My sister has worked for many years in this community too. She works with the University of Vermont Extension agency providing health care access and English as a second language opportunities to migrant workers.
The situation along the border with Canada in the whitest state in the union is particularly oppressive. The boarder patrol can behave with impunity and will wait outside farms, medical clinics, etc. and will even respond alarmingly fast to phone calls that there are “brown people” at the local Walmart (one of the only places these people can go to send money back home to their families.) These honest, gentle, kind people live in trailers or houses, or apartments built in the dairy barns with sheets blocking all the windows afraid to show their face during the day, even to walk across the lawn from where they live to where they work.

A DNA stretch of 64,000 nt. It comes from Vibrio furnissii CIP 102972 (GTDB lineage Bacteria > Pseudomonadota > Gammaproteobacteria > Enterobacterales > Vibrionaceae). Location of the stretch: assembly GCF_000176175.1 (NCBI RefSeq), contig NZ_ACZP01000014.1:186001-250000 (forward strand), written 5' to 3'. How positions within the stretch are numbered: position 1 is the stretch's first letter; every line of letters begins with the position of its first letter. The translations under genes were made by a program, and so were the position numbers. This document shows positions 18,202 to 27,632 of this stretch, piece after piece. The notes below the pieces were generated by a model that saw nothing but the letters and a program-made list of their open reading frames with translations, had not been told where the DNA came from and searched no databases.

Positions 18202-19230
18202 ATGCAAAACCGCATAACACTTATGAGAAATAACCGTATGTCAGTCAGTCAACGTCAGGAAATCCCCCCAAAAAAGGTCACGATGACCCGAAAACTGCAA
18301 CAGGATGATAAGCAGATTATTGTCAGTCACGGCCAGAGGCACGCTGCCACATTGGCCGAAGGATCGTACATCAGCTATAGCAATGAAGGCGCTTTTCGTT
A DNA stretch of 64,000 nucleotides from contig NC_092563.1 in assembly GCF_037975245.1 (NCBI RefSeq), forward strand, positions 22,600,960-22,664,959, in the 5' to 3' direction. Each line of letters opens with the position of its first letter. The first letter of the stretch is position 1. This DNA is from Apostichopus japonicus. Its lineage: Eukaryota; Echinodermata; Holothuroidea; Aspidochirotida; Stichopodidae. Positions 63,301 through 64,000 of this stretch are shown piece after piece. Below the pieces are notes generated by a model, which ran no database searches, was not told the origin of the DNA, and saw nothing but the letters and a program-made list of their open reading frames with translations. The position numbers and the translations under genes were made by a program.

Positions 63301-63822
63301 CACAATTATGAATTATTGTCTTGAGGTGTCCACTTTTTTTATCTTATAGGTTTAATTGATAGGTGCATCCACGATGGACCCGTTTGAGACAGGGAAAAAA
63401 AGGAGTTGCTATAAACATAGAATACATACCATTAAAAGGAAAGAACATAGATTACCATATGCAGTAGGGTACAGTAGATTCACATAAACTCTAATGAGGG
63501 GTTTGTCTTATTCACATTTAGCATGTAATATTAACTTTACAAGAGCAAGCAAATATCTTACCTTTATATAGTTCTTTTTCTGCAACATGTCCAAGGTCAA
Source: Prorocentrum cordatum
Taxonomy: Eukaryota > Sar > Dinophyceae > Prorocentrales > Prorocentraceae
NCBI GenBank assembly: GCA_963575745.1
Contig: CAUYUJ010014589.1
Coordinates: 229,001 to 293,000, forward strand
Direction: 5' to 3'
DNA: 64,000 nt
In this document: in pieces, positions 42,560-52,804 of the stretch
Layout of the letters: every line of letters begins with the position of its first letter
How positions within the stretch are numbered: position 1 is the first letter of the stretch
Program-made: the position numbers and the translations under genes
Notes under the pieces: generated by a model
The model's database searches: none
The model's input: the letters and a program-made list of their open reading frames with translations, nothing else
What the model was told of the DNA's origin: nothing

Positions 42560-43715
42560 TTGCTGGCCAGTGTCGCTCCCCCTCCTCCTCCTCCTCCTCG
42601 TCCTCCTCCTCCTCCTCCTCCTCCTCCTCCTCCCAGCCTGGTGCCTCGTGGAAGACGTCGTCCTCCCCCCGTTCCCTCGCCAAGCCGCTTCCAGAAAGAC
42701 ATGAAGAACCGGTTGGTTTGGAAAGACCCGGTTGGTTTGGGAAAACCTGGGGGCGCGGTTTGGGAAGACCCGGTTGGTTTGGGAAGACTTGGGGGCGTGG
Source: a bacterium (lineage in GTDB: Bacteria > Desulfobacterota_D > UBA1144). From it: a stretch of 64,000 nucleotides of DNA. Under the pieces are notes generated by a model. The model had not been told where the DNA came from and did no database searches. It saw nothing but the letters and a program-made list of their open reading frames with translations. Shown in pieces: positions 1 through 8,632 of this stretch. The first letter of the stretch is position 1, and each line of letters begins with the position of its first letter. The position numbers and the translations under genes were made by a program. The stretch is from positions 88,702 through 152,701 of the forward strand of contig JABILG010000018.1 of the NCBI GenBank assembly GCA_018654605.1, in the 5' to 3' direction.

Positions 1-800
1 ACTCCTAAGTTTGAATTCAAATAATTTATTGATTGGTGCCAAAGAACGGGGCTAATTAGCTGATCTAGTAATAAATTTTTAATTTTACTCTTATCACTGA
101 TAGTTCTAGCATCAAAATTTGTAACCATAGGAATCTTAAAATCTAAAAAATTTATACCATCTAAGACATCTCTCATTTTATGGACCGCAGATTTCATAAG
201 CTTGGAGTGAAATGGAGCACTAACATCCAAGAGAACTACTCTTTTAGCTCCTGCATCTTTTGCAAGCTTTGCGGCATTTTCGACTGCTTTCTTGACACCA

Many of these people are our friends. They come to gatherings at our farm for birthdays, food processing parties, and Thanksgiving among other events. In early December a good friend of ours, Josefa, lost her partner – he died in his sleep. Her sons Jason and Aiden, are the same age as our sons almost 5 and around 2 yrs. They were playmates. It was hard for her to leave, but over the holidays they packed up their stuff and flew back to her family in Mexico.